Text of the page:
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Is Digital the Future of Money in the GCC?



July 1, 2018, 10:33 am

A great deal of attention has been paid in the last year to Bitcoin and other digital currencies. Some global leaders have decried these new cryptocurrencies as fraud, while others believe it is the future of money. Countries such as Switzerland and Malta are doing everything they can to promote and attract activity in digital currencies, while others, such as China, have banned them outright.

Meanwhile, in the GCC region, most countries have bought into the underlying technology of cryptocurrencies, which is blockchain. Dubai is leading the way by stating all government documents will be on blockchain by 2020. However, the picture on the usage of digital currencies as a formal method of exchange or investment is still mixed, with little legislation enacted. In fact, the regulation of Bitcoin et al is the hottest topic in the fintech governance field globally. In the GCC region, regulators are addressing the issue with due care and attention.

Regulation? What Regulation?

“The digital currency revolution, like many technological ones, will not happen all at once, and will be managed by regulators, as most financial instruments are,” says Andrew Rippon, partner at 4Blocks Capital Partners.

Still, regulation in the region is not yet mature. While a formal definition of cryptocurrencies has been given in many jurisdictions, there is no single, let alone consistent, view amongst GCC governments. The European Union and the United States have tended towards minimising the role of cryptocurrencies as not true money, limiting their use as high risk investments. On the other hand, Japan and Australia have recognised crypto as real money.

In the region, there have been contradictory signals as a preliminary run up to formal recognition. The Central Bank of the UAE, for example, has a formal framework that impedes any electronic transactions outside its regulated industry. Equally, in 2017 the Dubai Financial Services Authority opined that cryptocurrencies are not regulated and are therefore high risk investments.

On the other, hand cryptocurrency and blockchain interest continues to gather steam in the region. The Dubai Government has announced that the first use case of its blockchain strategy to go live will be inter-government payments. While not strictly a cryptocurrency, this is about exchange of value. Likewise, both Saudi and the UAE have declared intentions to issue sovereign backed crypto currencies. Together the two countries hope to start a world first, cross border, sovereign use of the technology. In December 2017, Mubarak Rashid Al Mansouri, Governor of the Central Bank of UAE, announced a broad collaboration between the countries. The driver behind this initiative is clearly to reduce the complexities and cost of cross border settlements, especially between governments who do regular business with each other.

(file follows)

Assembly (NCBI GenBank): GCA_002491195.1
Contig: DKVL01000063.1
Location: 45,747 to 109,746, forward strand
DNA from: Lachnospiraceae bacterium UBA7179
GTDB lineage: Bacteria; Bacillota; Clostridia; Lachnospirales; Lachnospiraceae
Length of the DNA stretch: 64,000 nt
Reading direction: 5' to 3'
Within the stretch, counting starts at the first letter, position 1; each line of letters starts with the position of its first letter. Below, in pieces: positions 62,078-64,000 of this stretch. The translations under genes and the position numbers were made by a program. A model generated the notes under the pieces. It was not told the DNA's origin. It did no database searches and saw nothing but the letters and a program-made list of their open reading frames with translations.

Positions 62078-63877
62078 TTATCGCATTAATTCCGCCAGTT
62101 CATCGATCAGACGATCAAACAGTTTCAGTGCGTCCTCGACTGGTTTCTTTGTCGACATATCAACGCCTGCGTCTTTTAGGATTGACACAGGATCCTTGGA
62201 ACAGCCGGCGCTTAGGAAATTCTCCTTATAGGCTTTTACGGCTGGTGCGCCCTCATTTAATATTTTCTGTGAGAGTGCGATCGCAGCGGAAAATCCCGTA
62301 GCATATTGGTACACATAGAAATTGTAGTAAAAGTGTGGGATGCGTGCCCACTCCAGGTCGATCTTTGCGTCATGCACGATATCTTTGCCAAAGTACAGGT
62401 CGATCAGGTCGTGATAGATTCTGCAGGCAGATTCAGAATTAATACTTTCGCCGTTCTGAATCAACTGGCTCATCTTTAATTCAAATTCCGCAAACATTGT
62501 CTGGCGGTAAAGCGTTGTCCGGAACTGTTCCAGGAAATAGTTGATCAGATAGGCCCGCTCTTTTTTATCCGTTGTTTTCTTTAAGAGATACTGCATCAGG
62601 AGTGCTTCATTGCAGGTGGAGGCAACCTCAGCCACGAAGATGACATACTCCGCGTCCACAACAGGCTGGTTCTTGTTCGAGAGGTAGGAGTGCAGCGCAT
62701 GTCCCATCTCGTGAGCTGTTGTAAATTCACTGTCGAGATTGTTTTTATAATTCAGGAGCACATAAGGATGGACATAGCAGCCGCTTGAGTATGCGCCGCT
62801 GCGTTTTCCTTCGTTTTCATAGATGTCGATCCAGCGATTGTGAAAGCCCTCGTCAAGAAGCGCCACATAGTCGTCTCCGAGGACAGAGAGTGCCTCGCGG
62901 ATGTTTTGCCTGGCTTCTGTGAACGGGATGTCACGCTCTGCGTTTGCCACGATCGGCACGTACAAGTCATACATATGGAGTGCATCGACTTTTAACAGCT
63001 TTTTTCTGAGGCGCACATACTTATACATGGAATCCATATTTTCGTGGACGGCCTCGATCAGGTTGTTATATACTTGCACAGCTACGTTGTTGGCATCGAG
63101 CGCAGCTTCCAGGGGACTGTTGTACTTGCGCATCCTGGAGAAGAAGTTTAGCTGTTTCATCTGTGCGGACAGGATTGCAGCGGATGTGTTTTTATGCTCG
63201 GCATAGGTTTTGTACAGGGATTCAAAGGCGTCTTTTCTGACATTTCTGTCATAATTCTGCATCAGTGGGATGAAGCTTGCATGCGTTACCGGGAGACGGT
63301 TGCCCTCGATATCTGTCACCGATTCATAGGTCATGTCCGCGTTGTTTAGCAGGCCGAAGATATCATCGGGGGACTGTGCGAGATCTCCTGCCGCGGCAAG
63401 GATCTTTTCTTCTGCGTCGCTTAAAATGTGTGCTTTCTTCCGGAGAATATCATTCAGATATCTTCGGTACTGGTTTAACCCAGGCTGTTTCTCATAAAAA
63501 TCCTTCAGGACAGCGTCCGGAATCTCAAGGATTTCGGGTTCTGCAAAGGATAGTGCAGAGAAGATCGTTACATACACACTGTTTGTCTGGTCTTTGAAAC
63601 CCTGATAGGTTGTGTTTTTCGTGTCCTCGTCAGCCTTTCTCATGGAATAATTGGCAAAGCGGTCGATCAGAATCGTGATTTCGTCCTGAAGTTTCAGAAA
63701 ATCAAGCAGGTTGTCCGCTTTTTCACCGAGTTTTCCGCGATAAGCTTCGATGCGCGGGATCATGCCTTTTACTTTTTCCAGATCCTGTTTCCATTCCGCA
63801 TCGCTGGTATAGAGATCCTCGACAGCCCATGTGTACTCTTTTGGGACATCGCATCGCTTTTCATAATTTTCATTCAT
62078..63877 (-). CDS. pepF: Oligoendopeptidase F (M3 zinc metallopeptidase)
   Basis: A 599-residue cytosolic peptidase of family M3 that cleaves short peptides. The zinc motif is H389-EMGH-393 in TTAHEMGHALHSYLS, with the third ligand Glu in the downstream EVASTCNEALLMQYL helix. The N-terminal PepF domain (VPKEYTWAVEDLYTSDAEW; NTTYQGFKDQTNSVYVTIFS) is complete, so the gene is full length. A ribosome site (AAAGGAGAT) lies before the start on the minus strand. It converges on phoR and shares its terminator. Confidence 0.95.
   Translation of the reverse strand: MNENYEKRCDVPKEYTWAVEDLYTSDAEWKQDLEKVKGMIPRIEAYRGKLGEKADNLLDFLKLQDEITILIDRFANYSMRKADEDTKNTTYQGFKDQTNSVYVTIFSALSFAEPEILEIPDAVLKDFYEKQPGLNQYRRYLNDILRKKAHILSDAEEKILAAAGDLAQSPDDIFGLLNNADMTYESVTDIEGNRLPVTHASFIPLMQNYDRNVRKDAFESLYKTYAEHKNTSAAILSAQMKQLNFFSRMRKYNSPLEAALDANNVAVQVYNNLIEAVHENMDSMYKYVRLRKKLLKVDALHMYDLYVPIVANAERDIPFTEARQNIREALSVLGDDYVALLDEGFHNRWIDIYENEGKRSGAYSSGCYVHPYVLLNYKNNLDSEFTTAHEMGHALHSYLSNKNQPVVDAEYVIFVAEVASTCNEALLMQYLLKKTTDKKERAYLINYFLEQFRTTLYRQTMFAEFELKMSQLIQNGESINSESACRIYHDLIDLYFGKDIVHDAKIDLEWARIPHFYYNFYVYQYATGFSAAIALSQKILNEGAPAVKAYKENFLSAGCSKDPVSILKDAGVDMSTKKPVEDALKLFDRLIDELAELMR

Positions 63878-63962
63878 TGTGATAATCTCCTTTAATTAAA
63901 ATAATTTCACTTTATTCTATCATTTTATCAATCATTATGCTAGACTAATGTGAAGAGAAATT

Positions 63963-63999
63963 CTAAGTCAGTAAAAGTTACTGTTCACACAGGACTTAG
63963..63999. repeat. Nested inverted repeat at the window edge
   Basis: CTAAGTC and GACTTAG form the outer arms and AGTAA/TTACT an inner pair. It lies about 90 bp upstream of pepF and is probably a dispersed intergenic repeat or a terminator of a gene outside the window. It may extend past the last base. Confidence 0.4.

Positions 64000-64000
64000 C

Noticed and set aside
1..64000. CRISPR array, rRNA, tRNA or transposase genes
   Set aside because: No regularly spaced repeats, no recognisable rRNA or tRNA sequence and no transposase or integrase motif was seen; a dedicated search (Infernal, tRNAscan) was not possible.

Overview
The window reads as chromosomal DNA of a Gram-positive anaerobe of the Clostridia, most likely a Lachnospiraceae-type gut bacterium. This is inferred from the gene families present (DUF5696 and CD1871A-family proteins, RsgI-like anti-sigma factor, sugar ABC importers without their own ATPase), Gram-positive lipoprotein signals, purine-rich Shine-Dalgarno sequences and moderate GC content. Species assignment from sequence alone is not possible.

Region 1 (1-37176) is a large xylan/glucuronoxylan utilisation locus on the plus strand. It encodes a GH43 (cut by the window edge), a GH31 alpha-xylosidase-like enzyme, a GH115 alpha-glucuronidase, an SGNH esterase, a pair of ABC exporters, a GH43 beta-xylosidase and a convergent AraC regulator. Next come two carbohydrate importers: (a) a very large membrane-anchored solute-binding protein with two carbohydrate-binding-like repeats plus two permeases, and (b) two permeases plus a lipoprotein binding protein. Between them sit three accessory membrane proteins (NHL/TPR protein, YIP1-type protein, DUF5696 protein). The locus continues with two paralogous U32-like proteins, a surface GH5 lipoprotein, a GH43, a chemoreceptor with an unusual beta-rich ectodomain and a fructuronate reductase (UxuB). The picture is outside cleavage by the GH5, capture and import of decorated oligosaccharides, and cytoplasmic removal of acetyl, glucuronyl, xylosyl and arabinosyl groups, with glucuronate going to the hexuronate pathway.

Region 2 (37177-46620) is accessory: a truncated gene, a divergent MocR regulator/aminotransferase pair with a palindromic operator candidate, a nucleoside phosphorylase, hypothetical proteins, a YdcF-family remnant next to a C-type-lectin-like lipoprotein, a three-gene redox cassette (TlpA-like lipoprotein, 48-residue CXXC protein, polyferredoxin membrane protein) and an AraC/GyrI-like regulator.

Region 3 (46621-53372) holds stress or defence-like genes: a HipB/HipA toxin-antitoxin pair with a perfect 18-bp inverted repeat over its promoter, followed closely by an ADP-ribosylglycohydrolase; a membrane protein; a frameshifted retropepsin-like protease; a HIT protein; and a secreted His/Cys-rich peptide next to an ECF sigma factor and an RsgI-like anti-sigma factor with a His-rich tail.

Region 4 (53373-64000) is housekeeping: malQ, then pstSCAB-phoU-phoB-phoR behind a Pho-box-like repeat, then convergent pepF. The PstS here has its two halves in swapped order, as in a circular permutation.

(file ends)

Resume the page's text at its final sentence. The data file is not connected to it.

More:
Can money be more useful?

So finally, money could actually have an intrinsic value. After all, printed paper has limited uses and gold was revealed to hold value in electronics manufacturing relatively recently. Yet cryptocurrencies all have an underlying usefulness to society and business. Bitcoin is a permanent digital record keeper with over 10,000 copies of the ledger globally. Likewise, Ethereum, the second biggest cryptocurrency, is a distributed computing engine that allows companies, governments and individuals to have resilient application instantly running on 15,000 servers on every continent.

As an example, imagine the elimination of all the papers that you need to take to a government office to, say, get a driving license. This is exactly what the Smart Dubai strategy aims to achieve. Following on from that initiative, many government and private sector entities in the region are exploring the use of blockchain and its principal current use case, cryptocurrencies.

This could very well be the future of investing.

And it is this intrinsic utility that is driving investment into digital currencies. As the number of cryptocurrencies proliferates, the main question being asked is, “Why so many?” The simple answer is that each of them have different underlying utilities. Entrepreneurs are proliferating disruptive solutions to everyday problems, everything from accelerating real estate purchases to assuring the provenance of halal foods. Another factor driving investment is the new fundraising paradigm of the Initial Coin Offering, or ICO.

In the region, multiple ICOs have been run for foreign based companies, and foreign service providers can raise funds for local companies through ICOs. However, several of the Free Zones in the UAE are working to legalise and host this new investment vehicle. This is a promising avenue which local entrepreneurs and established companies, big and small, can look at equally.

Today, in the UAE and even GCC, cryptocurrencies are not legal tender nor are they fully regulated. However, some existing legal structures do exist that allow investment in digital assets and the platforms they empower. Initiatives in the region are currently mostly focused on the underlying technology and processes of blockchain, which shows good promise in government and private sector activities.

Andreas Tsindos is CEO of MWANChain, a blockchain solutions and platform provider. Andreas is also a consultant in blockchain, and has advised multiple real world implementations and ICOs.

Andrew Rippon is a Partner at 4Blocks Capital Partners, and a commentator on cryptocurrencies and blockchain. He helps companies carry out Initial Coin Offerings and is on the board of Ubex, a disruption in the digital advertising space. He is also Co-Founder at Fiduxa, a blockchain disruption in education and recruitment.

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